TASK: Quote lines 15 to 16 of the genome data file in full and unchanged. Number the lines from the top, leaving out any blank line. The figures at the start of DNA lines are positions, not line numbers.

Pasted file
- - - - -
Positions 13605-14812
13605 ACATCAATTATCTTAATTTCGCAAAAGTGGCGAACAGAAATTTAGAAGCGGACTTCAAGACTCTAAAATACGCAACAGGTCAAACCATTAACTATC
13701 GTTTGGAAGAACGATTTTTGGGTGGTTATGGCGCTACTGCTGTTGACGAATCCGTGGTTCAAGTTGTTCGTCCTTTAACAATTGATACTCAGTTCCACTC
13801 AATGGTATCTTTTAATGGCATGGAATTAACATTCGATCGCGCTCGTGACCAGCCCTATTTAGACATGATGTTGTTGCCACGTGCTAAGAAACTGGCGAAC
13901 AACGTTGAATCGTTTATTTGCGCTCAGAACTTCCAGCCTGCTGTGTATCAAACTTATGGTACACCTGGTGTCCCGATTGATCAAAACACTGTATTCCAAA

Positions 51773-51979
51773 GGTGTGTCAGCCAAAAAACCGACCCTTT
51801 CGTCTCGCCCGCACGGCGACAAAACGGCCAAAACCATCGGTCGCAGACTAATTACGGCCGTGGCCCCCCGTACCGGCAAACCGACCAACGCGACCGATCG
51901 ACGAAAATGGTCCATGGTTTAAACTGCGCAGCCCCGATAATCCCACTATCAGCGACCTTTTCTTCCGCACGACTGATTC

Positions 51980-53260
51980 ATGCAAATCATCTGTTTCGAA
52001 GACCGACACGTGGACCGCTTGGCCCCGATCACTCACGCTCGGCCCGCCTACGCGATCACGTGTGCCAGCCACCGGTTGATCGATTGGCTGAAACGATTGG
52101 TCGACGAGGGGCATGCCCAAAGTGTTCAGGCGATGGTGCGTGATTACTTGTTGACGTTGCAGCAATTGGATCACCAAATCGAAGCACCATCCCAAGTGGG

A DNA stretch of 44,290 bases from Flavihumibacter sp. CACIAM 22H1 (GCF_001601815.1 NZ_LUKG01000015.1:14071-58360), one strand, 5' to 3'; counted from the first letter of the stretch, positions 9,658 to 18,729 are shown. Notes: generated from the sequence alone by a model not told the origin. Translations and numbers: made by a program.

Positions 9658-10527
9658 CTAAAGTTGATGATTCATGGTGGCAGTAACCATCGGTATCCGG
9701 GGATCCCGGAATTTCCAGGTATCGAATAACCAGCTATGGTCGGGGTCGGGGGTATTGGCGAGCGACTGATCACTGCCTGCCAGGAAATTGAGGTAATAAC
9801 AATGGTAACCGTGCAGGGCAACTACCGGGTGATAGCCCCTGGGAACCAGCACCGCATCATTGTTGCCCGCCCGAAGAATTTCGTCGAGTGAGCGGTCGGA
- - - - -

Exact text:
Positions 9658-10527
9658 CTAAAGTTGATGATTCATGGTGGCAGTAACCATCGGTATCCGG